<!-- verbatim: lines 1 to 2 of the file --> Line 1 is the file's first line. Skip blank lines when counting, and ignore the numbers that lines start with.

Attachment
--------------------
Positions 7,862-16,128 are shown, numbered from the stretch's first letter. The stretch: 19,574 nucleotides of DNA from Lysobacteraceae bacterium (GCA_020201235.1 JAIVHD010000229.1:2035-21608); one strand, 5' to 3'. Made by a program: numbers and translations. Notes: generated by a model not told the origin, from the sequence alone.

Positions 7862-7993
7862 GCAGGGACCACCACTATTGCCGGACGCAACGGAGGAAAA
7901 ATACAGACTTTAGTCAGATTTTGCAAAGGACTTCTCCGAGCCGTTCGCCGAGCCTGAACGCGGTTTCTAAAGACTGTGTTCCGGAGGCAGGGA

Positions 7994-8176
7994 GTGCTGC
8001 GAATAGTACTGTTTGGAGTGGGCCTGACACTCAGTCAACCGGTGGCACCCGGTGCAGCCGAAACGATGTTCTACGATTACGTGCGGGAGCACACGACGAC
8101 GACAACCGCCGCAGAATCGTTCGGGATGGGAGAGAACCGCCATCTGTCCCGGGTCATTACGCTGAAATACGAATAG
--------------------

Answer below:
Positions 7,862-16,128 are shown, numbered from the stretch's first letter. The stretch: 19,574 nucleotides of DNA from Lysobacteraceae bacterium (GCA_020201235.1 JAIVHD010000229.1:2035-21608); one strand, 5' to 3'. Made by a program: numbers and translations. Notes: generated by a model not told the origin, from the sequence alone.

Positions 7862-7993